Tidewater Community College student AJ Bafetti initially wanted to challenge himself with an engineering project that involved 3-D design.
The end product, a prosthetic he refers to as “Light Arm,” is not only beneficial to him but inspiring to others.
Bafetti’s story, as told by WTKR reporter Margaret Cavanagh, went viral last week, picked up by news outlets that include CNN and CBS This Morning. The story appeared in local affiliates ranging from Miami and Nashville to Columbus, Ohio and Las Vegas. The Virginian-Pilot also featured him on April 19.
“I was surprised it went coast to coast,” said Bafetti, 22, also contacted by a radio talk show on WGN in Chicago. “It’s been pretty cool.”
Bafetti will finish the coursework for his Associate of Science in Engineering by the end of the summer and transfer to Old Dominion University this fall for his bachelor’s in mechanical engineering.
The Grassfield High School grad, born without a forearm, grew up a LEGO lover and wanted to turn his love of building into a career. Economics steered him toward TCC, where he has excelled and taken part in the VCCS-NASA “STEM in Flight” internship.
Bafetti got the idea to make his own prosthetic during his first semester here. He had only ever used a 3-D printer to make a phone holder before but had the confidence he could design his own limb after sharing concept sketches with Professor Edward Morris.
The TCC engineering professor encouraged him as did Paul Gordy, program head for the department who also heads the college’s Engineering Club. Bafetti received assistance from club president Chris Gollogly and the manufacturer AMTEK, which provided the materials, a plastic similar to LEGOs.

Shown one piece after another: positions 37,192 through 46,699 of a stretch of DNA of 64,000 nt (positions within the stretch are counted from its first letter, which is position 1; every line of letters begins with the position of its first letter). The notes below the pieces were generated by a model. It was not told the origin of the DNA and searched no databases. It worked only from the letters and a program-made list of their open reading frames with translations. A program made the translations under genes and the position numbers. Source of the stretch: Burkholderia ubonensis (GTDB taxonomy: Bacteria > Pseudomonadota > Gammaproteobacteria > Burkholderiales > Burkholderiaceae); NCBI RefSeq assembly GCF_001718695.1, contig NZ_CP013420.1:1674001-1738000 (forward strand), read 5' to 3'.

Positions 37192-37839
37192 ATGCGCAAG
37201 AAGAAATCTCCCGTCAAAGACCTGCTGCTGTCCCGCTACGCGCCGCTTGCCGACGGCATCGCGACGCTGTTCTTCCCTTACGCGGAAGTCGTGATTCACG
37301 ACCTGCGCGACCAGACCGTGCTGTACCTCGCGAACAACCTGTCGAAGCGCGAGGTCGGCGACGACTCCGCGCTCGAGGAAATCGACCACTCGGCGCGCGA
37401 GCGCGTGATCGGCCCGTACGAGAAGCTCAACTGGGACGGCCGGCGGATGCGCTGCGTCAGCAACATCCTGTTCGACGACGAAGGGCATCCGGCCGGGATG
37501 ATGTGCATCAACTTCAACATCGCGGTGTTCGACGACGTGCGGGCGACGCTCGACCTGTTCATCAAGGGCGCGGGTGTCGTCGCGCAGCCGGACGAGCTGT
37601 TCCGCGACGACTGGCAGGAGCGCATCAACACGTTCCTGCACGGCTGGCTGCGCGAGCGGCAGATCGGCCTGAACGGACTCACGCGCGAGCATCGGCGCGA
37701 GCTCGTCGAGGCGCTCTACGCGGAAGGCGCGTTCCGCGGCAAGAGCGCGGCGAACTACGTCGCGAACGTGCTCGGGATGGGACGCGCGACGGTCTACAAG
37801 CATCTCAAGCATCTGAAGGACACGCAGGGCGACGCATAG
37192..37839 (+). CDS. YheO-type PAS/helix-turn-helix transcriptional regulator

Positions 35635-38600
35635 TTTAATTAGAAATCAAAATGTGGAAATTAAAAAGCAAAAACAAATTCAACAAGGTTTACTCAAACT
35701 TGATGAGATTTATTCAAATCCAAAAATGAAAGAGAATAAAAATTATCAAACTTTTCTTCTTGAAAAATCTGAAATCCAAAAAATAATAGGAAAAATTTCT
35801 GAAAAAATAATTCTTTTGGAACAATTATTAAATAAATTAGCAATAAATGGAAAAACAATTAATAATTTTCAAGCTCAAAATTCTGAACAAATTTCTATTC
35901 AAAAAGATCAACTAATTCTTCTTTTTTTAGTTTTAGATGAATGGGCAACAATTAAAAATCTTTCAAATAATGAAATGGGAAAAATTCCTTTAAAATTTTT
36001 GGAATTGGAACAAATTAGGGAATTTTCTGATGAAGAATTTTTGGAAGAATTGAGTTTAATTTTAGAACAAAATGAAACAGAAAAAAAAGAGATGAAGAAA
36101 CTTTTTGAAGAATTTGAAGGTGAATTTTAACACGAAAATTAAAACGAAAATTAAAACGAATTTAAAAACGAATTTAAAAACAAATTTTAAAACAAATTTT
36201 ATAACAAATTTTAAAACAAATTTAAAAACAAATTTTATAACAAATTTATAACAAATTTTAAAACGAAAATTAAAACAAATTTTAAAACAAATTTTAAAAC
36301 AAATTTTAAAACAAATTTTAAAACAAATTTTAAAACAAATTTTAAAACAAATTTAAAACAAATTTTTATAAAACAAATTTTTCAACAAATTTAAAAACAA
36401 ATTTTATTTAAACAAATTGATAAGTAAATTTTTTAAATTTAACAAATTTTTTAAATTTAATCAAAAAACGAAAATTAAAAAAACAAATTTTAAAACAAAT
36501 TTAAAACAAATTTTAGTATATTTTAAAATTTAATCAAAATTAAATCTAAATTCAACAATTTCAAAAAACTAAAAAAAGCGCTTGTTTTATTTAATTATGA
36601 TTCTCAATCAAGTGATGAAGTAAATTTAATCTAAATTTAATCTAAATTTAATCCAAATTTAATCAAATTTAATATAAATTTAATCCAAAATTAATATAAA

Bafetti tested several prototypes using the computer-assisted design software AutoCAD. To maximize efficiency, it’s important that that limb be lightweight, something he continues to perfect.
“Ideally it would be less than a pound,” he said.
Bafetti uses the arm now, which includes a grey hook in lieu of a hand. He plans to wear it during all waking hours once final design kinks are worked out.
While he calls it a “passion project,” Bafetti discovered by doing it that he wants to continue to help others by designing their prosthetic limbs. Working closely with faculty and peers at TCC, he said he learned collaborative skills that will help him in the professional world.
“As engineers, we’re supposed to be problem-solvers,” Bafetti said. “That’s want I want to do.”